Imagining the Given and Beyond

Contemporary Pragmatism 13 (1):70-87 (2016)
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Imagination is crucial to Joseph Margolis’ philosophy: he addresses its significance for the experience of works of art and, more importantly, he portrays it as constitutive of human reality itself. I explicate these claims and define Margolis’ notion of imagination vis-à-vis Jean-Paul Sartre’s, whose own conception of imagination Margolis rejects. Studying Margolis and Sartre in relation to each other illuminates crucial differences between their positions and highlights the different commitments that underlie their philosophical anthropology as a whole. In the conclusion of this paper, I argue that there are in fact certain affinities between their positions and suggest that we think of the problem of imagination meta-philosophically, as a problem that guides philosophical thought in its various attempts to define the human.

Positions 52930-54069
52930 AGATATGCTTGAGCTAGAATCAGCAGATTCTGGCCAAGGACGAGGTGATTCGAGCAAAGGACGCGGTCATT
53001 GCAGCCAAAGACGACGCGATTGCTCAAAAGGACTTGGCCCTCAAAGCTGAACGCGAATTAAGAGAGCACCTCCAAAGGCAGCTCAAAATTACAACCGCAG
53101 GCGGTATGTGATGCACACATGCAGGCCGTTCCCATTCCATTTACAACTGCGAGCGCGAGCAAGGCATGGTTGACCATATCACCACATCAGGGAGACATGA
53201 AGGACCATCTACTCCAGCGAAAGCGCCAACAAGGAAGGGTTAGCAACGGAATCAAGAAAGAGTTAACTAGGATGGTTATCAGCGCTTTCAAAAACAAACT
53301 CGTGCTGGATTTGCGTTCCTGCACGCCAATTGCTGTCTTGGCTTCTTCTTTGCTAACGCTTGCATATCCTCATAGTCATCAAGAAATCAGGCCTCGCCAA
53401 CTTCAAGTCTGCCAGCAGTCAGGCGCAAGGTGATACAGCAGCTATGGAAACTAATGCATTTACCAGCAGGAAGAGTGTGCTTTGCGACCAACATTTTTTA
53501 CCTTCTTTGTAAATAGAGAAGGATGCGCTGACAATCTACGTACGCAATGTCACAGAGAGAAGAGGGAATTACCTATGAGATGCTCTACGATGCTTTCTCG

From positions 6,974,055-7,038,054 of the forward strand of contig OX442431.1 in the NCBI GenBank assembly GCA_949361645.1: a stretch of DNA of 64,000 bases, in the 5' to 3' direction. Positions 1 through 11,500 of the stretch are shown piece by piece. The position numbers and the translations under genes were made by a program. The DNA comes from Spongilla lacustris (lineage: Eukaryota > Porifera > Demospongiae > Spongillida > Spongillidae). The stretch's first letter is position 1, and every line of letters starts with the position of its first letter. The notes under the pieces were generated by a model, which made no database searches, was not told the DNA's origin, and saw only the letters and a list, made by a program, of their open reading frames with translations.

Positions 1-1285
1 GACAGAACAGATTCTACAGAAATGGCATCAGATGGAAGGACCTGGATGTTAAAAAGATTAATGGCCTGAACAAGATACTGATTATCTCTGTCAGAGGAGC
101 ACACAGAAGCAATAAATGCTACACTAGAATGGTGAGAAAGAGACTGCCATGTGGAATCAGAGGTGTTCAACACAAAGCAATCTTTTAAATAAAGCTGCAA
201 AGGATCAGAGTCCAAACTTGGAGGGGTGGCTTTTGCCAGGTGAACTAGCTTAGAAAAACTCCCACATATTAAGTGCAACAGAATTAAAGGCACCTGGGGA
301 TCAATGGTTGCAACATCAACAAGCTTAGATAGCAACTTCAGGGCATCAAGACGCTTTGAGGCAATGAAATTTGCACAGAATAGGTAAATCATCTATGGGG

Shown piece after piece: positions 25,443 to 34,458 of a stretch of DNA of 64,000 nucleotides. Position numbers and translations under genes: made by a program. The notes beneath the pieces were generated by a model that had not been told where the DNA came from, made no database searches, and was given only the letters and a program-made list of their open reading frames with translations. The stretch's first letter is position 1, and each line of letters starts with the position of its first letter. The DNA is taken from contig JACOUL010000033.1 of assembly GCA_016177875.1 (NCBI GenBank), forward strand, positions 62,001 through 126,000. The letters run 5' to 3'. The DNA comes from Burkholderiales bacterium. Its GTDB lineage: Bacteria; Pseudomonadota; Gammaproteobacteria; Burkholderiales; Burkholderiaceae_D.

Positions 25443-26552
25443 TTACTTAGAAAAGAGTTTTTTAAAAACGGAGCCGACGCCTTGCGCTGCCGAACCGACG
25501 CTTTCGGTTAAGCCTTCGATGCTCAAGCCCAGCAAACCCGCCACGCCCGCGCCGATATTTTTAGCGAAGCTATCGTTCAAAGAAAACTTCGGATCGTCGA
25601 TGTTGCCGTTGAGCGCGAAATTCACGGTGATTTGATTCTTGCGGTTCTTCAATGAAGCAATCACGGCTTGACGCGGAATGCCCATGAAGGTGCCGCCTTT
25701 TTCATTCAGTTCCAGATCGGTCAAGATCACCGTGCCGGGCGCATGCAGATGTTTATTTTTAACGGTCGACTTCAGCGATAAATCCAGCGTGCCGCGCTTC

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Lior Levy
University of Haifa

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References found in this work

Being and nothingness.Jean-Paul Sartre - 1956 - Avenel, N.J.: Random House.
Critique of Pure Reason.Immanuel Kant - 1998 - Cambridge: Cambridge University Press. Edited by J. M. D. Meiklejohn. Translated by Paul Guyer & Allen W. Wood.
The imaginary: a phenomenological psychology of the imagination.Jean-Paul Sartre - 2004 - New York: Routledge. Edited by Arlette Elkaïm-Sartre.
The Imaginary: A Phenomenological Psychology of the Imagination.Jean-Paul Sartre - 2004 - New York: Routledge. Edited by Arlette Elkaïm-Sartre.

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